Of all his significant monuments and buildings, Hadrian’s Wall in northern Britain is the most famous. Construction of the wall, known in antiquity as Vallum Hadriani, was begun around 122 CE and corresponded to Hadrian’s visit to the province. It marked the northern boundary of the Roman Empire in Britain, but the length and breadth of the project (stretching, as it did, from coast to coast) suggests that the more important purpose of the wall was a show of Rome’s power. The wall was originally 9.7 feet wide (3 m) and 16-20 feet high (c. 6 m) east of the River Irthing, all built of stone, and 20 feet wide (6 m) by 11 feet high (3.5 m) west of the river, made up of stone and turf, stretching 73 miles (120 km) across uneven terrain.
It was built in six years by the legions stationed in Britain. There were between 14-17 fortifications along the length of the wall and a vallum (a ditch purposefully constructed of earthworks) which ran parallel to the wall. The Vallum measured 20 feet (6 m) wide by 10 feet (3 m) deep, flanked by large mounds of tightly packed earth. As Hadrian’s foreign policy was 'peace through strength', it is thought that the wall, which was originally plastered and whitewashed, would have clearly represented the might of the Roman Empire.
Although Hadrian was a learned and cultivated man, his policy of peaceful relations and negotiations was not always adhered to. In 130 CE, Hadrian visited Jerusalem, which was still in ruins from the First Roman-Jewish War of 66-73 CE. He rebuilt the city according to his own designs and renamed it Aelia Capitolina Jupiter Capitolinus after himself and the king of the Roman gods. When he built a temple to Jupiter on the ruins of the Temple of Solomon (the so-called Second Temple, considered sacred by the Jews), the populace rose up under the leadership of Simon bar Kochba (also given as Shimon Bar-Cochba, Bar Kokhbah, Ben-Cozba, Cosiba or Coziba) in what has come to be known as the Bar-Kochba Revolt (132-136 CE). Roman losses in this campaign were enormous but Jewish losses were no less significant. By the time the rebellion was put down, 580,000 Jews had been killed and over 1000 towns and villages destroyed. Hadrian then banished the remaining Jews from the region and renamed it Syria Palaestina after the traditional enemies of the Jewish people, the Philistines. He ordered a public burning of the Torah, executed the Jewish scholars, and prohibited the practice and observance of Judaism.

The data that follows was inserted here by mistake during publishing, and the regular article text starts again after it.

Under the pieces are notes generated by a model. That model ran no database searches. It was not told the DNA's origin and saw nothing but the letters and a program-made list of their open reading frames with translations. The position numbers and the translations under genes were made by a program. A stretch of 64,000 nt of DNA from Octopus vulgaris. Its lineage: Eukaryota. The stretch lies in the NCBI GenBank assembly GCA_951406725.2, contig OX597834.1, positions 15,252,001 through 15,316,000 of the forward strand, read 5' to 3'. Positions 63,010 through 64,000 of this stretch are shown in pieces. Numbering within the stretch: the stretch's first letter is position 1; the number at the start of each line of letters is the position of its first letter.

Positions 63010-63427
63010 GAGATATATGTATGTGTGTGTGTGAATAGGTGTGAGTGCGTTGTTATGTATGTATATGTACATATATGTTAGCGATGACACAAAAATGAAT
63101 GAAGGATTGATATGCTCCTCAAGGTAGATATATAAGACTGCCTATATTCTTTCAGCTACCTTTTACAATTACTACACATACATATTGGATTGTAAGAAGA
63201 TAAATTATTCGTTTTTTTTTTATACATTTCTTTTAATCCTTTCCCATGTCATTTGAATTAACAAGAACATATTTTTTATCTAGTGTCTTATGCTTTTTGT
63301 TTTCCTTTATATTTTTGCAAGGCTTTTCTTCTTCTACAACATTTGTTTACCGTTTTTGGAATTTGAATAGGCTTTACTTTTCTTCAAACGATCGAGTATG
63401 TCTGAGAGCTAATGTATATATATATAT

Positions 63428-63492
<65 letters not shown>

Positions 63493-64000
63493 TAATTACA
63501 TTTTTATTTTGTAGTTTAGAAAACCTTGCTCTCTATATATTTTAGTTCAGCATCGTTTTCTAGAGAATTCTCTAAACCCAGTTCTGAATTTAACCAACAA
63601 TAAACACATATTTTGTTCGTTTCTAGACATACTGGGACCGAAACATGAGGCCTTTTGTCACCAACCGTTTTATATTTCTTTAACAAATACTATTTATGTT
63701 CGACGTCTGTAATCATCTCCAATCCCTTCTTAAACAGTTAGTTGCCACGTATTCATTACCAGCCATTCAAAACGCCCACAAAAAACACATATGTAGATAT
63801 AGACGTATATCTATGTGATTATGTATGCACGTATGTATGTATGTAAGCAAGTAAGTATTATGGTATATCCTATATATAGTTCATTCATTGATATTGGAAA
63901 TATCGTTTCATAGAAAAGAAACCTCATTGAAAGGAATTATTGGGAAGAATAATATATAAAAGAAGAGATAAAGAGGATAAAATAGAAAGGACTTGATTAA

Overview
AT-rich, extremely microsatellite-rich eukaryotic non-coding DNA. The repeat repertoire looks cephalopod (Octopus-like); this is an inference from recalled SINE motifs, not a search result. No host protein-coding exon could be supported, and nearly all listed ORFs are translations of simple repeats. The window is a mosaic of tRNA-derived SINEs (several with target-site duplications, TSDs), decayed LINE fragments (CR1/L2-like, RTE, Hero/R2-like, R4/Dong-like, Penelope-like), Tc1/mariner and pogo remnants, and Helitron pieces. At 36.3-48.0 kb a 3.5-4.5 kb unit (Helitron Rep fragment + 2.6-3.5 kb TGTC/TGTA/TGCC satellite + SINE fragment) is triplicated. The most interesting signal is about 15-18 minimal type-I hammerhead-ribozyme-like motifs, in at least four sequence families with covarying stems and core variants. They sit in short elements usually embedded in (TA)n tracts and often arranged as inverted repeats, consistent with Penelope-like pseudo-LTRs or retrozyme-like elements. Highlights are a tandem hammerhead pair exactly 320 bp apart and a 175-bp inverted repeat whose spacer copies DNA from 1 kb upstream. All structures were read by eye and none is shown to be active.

Death & Successor
His health now failing, Hadrian returned to Rome and occupied himself by writing poetry and tending to administrative affairs. He named as his successor Antoninus Pius (r. 138-161 CE) on the stipulation that Antoninus would adopt the young Marcus Aurelius (r. 161-180 CE) to follow. Hadrian died in 138 CE, presumably of a heart attack, at the age of 62. He was buried first at Puteoli, on the grounds of the former estate of the rhetorician Cicero (as homage to Hadrian’s love of learning), but when Antoninus Pius completed the great Tomb of Hadrian in Rome the following year, his body was cremated and the ashes interred there with his wife and son. Antoninus Pius had Hadrian deified and temples built in his honor. The historian Gibbon writes:
[Hadrian’s rule was] the period in the history of the world during which the condition of the human race was most happy and prosperous…when the vast extent of the Roman Empire was governed by absolute power under the guidance of virtue and wisdom. (61)
Although Hadrian was not universally admired during his life, or since his death, his reign is generally considered in keeping with Gibbon’s estimation.